One solution is actually very easy, as I see it. Since no one seems to know that much about the particulars, I say just change the plaques to say that the statue depicts a more desired individual. In a generation or two, after everyone has forgotten about this plaque switcheroo, no one would know the difference anyway.*  After you've seen one bearded guy with a sword on a horse, you've seen 'em all. [See above.] And, if one were to think about it in a certain way, it's the same now-you-don't-see-it, now-you-do Duchampian transubstantiation of a pisser into an icon. Voila! Another miracle.

[*When Andy Warhol heard that the Mona Lisa was coming to New York in 1963 with its subsequent logistical and security problems, he said, “Why don’t they have someone copy it and send the copy? No one would know the difference.”]

Robert E. Lee plinth, Oak Park, Dallas, Texas (photo courtesy of a friend)

Another dilemma exists about the removal of Confederate statues. Once they're gone, there's the issue of the empty plinths in the middle of a grand plaza. Now what? Fortunately, the solution for that is just as easy: Change the plaques so that they say that this absence represents a presence. For example, the plaque might read, "This is a depiction of the emptiness we all sometimes feel deep inside each of us," or "This is a representation of what some scientists believe most of the universe is made of," or "This is a tribute to something Robert Barry did in the '60's." A negative into a positive, right? A cost saver too.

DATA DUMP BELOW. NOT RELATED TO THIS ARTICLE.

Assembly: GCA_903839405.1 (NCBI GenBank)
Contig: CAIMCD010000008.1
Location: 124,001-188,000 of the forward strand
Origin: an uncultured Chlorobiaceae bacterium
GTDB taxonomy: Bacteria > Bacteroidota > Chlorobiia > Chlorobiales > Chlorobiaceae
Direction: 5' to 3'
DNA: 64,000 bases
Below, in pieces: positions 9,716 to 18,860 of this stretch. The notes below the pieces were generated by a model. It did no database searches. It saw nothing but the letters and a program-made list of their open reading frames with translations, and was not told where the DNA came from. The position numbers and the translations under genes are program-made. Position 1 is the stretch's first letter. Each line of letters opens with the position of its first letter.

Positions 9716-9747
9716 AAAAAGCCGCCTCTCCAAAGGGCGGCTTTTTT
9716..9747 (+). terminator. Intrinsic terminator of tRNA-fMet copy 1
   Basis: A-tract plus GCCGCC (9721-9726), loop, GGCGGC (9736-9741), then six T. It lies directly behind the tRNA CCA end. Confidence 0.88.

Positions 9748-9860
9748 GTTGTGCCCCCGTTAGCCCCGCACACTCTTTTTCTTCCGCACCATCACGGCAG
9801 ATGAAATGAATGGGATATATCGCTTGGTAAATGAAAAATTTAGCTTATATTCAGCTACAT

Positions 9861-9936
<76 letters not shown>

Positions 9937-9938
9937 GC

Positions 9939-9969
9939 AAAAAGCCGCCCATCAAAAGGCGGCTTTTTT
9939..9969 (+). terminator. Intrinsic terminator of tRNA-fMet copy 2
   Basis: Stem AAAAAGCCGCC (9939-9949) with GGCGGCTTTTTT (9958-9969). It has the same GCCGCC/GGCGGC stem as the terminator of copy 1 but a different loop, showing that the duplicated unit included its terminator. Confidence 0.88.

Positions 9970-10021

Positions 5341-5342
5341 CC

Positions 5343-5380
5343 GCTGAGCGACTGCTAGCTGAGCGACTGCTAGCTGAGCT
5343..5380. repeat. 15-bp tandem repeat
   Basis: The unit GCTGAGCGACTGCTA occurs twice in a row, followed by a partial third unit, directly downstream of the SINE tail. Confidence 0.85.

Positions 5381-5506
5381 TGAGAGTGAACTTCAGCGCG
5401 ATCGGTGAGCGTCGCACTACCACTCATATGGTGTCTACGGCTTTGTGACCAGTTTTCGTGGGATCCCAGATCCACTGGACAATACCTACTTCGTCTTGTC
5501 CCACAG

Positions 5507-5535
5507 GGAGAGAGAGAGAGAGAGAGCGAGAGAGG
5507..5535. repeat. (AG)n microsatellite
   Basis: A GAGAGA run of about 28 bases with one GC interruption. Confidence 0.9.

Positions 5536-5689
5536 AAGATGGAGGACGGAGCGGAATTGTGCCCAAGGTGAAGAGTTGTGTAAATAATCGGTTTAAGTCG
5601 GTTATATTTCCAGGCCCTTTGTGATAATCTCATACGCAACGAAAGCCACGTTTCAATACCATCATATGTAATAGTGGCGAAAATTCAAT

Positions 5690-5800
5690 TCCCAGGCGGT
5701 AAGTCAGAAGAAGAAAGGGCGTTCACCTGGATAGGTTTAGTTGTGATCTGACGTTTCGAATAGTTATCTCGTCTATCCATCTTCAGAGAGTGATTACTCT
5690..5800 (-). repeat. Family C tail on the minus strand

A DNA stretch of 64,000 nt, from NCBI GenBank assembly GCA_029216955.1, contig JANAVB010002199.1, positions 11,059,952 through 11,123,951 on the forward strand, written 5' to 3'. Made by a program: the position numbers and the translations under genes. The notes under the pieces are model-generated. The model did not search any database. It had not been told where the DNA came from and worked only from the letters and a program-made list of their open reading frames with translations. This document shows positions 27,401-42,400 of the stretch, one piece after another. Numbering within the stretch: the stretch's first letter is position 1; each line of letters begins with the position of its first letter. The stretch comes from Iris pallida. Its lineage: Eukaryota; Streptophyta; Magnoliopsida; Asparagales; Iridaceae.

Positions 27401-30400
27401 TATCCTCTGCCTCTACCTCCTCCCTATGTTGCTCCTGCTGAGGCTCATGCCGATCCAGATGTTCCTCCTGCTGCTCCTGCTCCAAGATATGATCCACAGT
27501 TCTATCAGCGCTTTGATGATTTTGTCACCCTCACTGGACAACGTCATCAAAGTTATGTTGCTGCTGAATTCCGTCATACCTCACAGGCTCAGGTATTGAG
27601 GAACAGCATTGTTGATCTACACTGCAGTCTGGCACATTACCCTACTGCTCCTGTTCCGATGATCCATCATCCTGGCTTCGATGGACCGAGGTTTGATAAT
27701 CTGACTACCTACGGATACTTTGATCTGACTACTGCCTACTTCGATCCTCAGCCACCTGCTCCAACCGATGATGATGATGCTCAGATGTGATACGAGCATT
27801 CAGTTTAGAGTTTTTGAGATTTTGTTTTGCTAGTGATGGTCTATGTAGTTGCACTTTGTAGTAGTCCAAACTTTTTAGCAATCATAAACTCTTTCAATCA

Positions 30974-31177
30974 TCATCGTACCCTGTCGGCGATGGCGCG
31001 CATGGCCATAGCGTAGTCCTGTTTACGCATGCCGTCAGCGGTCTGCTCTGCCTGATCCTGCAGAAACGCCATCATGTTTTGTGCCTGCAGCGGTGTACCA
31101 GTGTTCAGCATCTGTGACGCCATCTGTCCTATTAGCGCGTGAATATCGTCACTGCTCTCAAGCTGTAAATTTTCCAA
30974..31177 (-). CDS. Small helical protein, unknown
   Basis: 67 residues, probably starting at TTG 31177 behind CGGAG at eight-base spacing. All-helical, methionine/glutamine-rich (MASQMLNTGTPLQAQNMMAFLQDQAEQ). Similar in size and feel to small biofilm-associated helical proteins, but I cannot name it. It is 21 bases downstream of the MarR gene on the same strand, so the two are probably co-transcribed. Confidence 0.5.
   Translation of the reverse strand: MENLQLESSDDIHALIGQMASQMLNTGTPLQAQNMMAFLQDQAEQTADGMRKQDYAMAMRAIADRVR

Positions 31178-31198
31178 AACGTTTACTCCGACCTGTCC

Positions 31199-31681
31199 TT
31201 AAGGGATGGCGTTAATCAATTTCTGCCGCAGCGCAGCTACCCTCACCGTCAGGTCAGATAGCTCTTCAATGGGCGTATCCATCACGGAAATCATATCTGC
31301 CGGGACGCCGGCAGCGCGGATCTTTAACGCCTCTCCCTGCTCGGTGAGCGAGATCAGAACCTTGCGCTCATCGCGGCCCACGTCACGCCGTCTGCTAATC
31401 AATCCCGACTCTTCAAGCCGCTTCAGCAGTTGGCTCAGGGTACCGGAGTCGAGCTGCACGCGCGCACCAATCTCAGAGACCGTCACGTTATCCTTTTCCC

I like statues. I always have. They're weird and wonderful. I have long been fascinated with statues and have studied them deeply. And for better or for worse, I've participated in the making of a few statues. Some are still around, some are not, some, god willing, may yet be.

All of this is nothing more than an elaborately tangential preface for the brief but memorable story below about the only statue protest that I have participated in. The only difference between it and the Confederate statue removal protests, except for the loaded subject matter, is that this protest was to keep a statue, not get rid of it. Allow me to explain...